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Energy Generated in a World Cup

The 2022 FIFA World Cup has provided the world with entertainment far beyond expectation. Without the usual summer beer garden buzz surrounding this tournament, nobody was quite sure what to expect.  One thing is definitely for certain, players around from around the world delivered some of the best games of football in recent years, making for a tournament that will surely go down in history for granting some of the greatest players in history a fitting swansong to their international careers.


From Japan beating Spain and Germany in the group stages to Morocco knocking out Portugal in the Quarter-Finals, this tournament has been full of surprises (we even hesitate to mention the eventual champions losing their opener to Saudi Arabia). Alongside the surprises, we were treated to some of the greatest football on the biggest stage, with Mbappé scoring a hattrick in the final and still losing to Argentina. What isn’t as much of a surprise is the sheer athleticism that was on display over this world cup. With players performing above and beyond their normal standard for their country in climate conditions football is rarely played in. It will come as no shock to learn that the players at this tournament produced a staggering amount of energy.


So who did the most over the tournament? In terms of distance covered and energy burned as a result, it was Morocco’s Sofyan Amrabat. Having played for a total of 11 hours, Amrabat ran the distance of almost 2 marathons. The 24 year old Fiorentina star has impressed clubs over his World Cup campaign, with Morocco reaching the Semi-finals of the competition partly thanks to his superb running ability.  

16 slices of toast. You don’t need a scientist to tell you that that is not enough calories to power a human for 11 hours (especially when they’re running at an average speed of over 7 kmph). So why so little? It’s not a statement on the amount of work done by Amrabat but more so the amount of power needed for a household appliance many of us take for granted. This would take a home with 4 solar panels (each generating power at around 300Wh) around 7 hours to generate on average. Considering the panels aren’t having to battle with Bruno Fernandes and Antoine Griezmann to generate this power, we think it’s a pretty interesting statistic.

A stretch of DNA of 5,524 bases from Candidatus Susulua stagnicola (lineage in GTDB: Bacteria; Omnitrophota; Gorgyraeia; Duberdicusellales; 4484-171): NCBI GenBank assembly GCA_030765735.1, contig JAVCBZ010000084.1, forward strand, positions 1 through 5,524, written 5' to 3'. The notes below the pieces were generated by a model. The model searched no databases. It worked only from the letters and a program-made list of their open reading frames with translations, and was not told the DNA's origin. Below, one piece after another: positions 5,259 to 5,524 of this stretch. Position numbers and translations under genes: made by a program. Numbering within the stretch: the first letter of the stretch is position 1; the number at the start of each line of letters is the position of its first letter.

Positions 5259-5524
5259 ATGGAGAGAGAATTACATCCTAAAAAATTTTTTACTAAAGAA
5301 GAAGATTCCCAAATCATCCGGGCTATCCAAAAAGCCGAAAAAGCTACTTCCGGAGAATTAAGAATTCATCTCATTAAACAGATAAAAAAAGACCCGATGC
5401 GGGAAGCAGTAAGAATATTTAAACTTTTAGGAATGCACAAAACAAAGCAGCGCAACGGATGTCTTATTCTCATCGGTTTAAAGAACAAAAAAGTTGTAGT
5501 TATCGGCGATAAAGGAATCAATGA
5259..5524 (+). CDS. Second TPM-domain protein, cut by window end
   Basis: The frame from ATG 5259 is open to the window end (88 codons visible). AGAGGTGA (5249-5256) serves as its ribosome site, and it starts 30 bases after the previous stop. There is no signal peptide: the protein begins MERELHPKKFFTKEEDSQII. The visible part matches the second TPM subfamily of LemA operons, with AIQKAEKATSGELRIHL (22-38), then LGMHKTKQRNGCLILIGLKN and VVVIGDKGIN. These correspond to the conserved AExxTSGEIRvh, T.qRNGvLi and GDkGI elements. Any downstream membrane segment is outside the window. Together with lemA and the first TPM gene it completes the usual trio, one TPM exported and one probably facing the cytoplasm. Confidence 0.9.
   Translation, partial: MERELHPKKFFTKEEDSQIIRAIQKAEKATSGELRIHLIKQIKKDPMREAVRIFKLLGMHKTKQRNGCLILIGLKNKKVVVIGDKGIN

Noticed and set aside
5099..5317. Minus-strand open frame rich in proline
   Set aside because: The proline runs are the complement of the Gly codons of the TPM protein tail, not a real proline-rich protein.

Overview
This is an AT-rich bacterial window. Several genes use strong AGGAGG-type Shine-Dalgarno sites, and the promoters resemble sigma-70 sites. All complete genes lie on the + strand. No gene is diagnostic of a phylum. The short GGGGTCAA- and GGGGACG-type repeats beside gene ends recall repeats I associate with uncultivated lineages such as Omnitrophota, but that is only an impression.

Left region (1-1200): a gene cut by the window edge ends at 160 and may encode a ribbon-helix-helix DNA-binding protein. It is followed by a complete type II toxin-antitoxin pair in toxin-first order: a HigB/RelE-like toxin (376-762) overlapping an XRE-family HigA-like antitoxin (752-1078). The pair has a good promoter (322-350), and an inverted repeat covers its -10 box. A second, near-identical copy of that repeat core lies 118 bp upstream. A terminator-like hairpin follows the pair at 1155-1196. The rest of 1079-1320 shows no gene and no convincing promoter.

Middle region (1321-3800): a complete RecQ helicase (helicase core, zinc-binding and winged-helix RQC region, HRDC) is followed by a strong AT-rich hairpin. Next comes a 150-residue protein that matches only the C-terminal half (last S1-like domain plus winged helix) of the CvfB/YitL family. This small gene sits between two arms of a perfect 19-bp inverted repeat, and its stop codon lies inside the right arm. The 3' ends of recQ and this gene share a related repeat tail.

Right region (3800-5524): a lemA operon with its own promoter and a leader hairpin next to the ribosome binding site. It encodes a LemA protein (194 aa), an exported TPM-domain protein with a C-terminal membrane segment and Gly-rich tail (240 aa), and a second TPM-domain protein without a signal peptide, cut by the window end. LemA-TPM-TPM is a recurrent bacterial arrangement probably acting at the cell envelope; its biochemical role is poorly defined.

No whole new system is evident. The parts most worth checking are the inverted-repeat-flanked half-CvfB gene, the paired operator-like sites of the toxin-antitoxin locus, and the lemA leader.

So how did we do it? Using data published by FIFA after each game in the knockout stages we were able to estimate the number of calories burned by the players based on the overall distance they had run. These calculations also took into account the players’ height, age, and weight to achieve the most accurate results possible. This then allowed us to convert the kCal figure into watt hours, which is used to measure the power usage of appliances. From there it was just a matter of seeing which appliances could be powered and for how long.


Whilst it’s all well and good looking at running stats, that’s not the total picture of the energy players put into the game. There’s the walking they do between runs, lateral movement to avoid other players, and of course the obvious kicking the ball. Over the years as technology has advanced in the public eye in terms of renewable energy, so has sports technology. This makes it so that the top performances we have seen in history are happening right now. An example of this is Lionel Messi’s fastest free kick, clocking in at a top speed of just under 145 kmph. For reference that’s almost 30 kmph faster than the top speed of Marcus Rashford’s goal against Wales in the group stages of this year’s tournament.

What can we do with this information? Similarly to the distance ran by players, we can convert this data into figures relating to power. The graphic shows how the energy Messi put into the ball at its top speed of 145 kmph can power a set of Christmas lights for just under 5 seconds. While this may not sound like a lot, it is important to consider two things; this figure is just from an instant where the ball is at its top speed, and not all of the energy from the kick will go into the ball as some is lost along the way. 

All of the statistics we posted during the tournament are available on our Facebook, Twitter, and LinkedIn pages. We highly recommend you take a look as you’ll probably be surprised by some of the results. As we’ve talked about earlier, the energy used by the players to run during the tournament is incredible, and what is even more impressive is that you can generate similar amounts of energy in less time by doing nothing, solar panels will passively generate power for you so you won’t have to worry about beating Mbappé in a one-on-one to boil your kettle each morning. As the 2022 World Cup has come to an end, so does this campaign. Are you excited for the Women’s World Cup next year? We know we are.


If our stats have piqued your interest in solar panels, and you’re thinking about installing them in your home. Contact us today and find out how solar panels can help you reduce your carbon footprint and save money on your energy bills.